Sony PSP 3000: Best Christmas Gift of 2008

It’s been 4 years since Sony released the first model of the PSP. Since then, the PSP hasn’t changed much in functionality or in appearance, but it most certainly has been refined. The PSP has been through 3 generations, 2 of these providing updates. Some would say these updates were not substantial and I would agree with this assessment. While it is clearly a money making scheme for Sony to only provide only small incremental periodic updates, the latest generation called the PSP 3000 is definitely worth taking a look at. If you are already an owner of the previous generation, the PSP 2000, the 3000 is probably not a sorely needed update. If you own a PSP 1000 then you might want to look into purchasing a 3000.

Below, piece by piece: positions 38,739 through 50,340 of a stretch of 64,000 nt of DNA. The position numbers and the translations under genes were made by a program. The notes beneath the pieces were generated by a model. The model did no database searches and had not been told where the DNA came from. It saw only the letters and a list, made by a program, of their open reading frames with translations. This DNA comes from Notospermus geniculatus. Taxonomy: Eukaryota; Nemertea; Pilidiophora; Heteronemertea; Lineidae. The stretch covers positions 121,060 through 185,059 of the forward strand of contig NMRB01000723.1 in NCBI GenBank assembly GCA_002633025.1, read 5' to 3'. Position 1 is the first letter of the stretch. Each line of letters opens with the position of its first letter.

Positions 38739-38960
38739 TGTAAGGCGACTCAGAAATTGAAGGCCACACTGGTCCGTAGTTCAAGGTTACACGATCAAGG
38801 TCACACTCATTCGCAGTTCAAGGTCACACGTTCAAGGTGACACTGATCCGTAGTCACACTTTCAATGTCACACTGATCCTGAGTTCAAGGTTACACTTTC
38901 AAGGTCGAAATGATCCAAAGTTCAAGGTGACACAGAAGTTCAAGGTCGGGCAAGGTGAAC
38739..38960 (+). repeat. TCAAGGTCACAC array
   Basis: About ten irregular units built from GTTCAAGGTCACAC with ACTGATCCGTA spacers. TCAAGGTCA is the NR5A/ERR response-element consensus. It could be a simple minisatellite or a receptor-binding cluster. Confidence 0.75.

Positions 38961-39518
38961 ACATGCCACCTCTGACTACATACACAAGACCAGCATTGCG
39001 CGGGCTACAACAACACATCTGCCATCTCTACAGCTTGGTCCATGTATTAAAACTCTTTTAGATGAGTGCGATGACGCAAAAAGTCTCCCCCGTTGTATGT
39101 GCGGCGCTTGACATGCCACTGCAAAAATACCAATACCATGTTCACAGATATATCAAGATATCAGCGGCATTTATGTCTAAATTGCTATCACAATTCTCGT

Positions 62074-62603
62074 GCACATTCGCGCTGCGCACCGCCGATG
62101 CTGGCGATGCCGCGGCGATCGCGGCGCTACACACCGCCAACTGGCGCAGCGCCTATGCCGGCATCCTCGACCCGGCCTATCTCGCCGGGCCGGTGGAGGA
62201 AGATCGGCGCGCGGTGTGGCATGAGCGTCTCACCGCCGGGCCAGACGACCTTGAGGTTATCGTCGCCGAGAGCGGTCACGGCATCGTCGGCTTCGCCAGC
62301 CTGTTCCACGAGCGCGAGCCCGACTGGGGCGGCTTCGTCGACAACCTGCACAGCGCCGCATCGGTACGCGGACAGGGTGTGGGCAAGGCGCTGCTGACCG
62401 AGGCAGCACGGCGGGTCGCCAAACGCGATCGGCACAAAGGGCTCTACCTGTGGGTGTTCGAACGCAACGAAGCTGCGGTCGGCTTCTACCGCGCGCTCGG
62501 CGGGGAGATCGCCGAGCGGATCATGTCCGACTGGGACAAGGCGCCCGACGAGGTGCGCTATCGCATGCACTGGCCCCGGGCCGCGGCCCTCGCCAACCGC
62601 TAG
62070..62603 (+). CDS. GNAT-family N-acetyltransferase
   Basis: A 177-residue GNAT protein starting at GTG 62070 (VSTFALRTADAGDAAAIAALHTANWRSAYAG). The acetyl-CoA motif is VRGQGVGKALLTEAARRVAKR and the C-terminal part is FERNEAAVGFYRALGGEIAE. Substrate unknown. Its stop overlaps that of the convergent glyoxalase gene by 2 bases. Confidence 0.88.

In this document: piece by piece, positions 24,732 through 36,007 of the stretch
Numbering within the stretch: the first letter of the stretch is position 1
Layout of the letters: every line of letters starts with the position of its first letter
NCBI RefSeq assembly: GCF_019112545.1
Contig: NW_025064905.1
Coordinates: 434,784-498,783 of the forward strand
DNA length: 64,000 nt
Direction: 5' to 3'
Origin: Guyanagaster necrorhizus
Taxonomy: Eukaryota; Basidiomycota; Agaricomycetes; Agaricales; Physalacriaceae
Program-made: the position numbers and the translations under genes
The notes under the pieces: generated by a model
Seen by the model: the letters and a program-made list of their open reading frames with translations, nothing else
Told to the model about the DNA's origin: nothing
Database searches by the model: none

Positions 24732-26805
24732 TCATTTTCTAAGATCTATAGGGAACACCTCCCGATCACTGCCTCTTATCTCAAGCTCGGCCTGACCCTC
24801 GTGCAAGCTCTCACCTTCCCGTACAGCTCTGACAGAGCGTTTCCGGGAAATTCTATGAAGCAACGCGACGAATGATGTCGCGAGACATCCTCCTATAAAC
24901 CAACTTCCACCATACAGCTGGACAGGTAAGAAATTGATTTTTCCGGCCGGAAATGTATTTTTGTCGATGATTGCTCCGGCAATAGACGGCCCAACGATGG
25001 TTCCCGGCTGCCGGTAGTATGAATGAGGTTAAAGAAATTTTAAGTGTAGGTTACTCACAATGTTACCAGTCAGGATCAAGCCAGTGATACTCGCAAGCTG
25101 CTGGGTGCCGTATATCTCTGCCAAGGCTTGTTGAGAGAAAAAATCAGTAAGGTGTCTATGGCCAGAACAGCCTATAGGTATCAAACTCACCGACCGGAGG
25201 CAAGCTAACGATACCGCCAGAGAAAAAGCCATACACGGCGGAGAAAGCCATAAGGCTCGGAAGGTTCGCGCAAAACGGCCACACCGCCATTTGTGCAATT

The primary features Sony has been boasting is the brighter and more colorful screen. This is the centerpiece of the new model and there is a big difference when compared to the older models. The new LCD screen features faster response time, a wider color gamut, and a higher contrast ratio than the previous generations and it’s quite noticeable. Supposedly this new screen is equipped with a layer of anti-reflective coating and Sony claims it allows the PSP to be used during outside play but, I can see no difference between the 3000 and the previous models when used in direct sunlight. There are some problems with the new interlaced screen, which was implemented in order to eliminate the ghosting problem that plagued the previous generations when certain titles were played. The interlaced screen does cut down on ghosting but it presents a annoyance in the form of scan lines. When fast moving objects appear on the screen, the scan lines are sometimes noticeable but I barely notice. Only the most obsessed would consider this a big defect while I consider it to be a good trade off. Another negative thing about the screen is that it consumes more power from the battery and reduces overall play time, but I didn’t notice a dramatic reduction